Patients generally don’t speak Medical English and will look baffled at the sort of jargon, acronyms and technical terms with which doctors are quite comfortable. We learn to communicate efficiently and effectively in high pressure situations, where describing a patient as “an LOL in NAD after a FOOSH” quickly conveys the message that this particular little old lady is in no apparent distress after falling on her outstretched hand and so treatment can proceed accordingly. Such shorthand communication might be acceptable between members of the health care team but would not be understood by the LOL herself. And, sadly, the acronym “LOL” is now more likely to signify to current medical students that you are either “laughing out loud” or expressing “lots of love”, neither of which would be ideal in the situation.

A recent paper in The Medical Journal of Australia drew attention to the prevalence of jargon and acronyms in surgical consent forms in a public hospital in Adelaide. The authors (Mark Siddins, Elizabeth Klinken and Lee Vocale) found that only 18.5% of forms described the procedure in plain language, with 15.3% using just an acronym to describe a significant component. Admittedly, this was in a urology unit and terms such as TURP have become commonly used by the general population, even if their actual meaning is poorly understood. Simply explaining to a patient that their “turp” is actually a “transurethral resection of the prostate” adds little value, as would pointing out that “laser” actually means “light amplification by stimulated emission of radiation”. The procedure really needs to be explained in plain language with diagrams and time for questions.

The study design didn’t capture what the patients were told verbally, only what was recorded on the consent documentation. But as the authors comment: “... we believe that a consent process is not acceptable unless verbal discussion is augmented by relevant written information.  Specific documentation provides patients and others an opportunity to reconsider key points privately, or share information with “significant others”.  It also ensures consistent and transparent provision of information”. This is especially important when procedures carry a significant degree of risk – only 4.1% of consent forms in the study mentioned relevant risks.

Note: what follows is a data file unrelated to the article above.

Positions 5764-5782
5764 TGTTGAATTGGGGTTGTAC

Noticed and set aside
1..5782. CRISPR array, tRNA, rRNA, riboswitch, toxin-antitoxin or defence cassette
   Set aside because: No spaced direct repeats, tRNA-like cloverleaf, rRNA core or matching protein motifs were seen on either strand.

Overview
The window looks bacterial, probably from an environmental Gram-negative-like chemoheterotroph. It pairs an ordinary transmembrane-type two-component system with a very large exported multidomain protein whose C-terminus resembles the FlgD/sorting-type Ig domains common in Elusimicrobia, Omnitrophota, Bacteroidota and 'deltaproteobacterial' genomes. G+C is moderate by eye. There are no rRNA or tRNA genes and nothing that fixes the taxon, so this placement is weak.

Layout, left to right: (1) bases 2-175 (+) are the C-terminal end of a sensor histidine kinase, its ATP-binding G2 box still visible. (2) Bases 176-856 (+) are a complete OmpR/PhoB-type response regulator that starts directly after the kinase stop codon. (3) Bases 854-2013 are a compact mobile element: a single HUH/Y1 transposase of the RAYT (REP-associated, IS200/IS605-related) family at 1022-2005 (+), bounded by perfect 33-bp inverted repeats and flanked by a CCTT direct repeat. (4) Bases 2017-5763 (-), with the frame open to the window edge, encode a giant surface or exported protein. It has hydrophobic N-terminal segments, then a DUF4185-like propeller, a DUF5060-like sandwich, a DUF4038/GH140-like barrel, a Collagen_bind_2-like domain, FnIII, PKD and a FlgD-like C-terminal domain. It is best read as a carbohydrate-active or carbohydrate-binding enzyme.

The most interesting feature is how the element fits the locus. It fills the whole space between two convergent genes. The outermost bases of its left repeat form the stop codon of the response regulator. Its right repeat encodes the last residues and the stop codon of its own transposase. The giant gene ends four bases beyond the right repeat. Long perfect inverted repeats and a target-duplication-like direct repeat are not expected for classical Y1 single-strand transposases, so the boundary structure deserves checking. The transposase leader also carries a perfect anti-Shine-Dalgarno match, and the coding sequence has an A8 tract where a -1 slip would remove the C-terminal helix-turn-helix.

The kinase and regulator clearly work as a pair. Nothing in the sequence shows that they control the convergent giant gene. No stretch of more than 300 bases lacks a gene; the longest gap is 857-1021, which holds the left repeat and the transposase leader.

The Adelaide authors state their belief that consent forms for elective procedures should include – at a minimum – a plain language description of the procedure along with its purpose and intended benefit, as well as information regarding material risks and established alternative treatment options. This aligns well with the NHMRC’s 2004 guidelines on providing information to patients (iv) which recommend that the whole communication process (not just the written part) convey:

  • the possible or likely nature of the illness or disease;
  • the proposed approach to investigation, diagnosis and treatment;
  • the expected benefits;
  • common side effects and material risks;
  • whether the intervention is conventional or experimental;
  • who will undertake the intervention;
  • other options for investigation, diagnosis and treatment;
  • the degree of uncertainty of any diagnosis arrived at;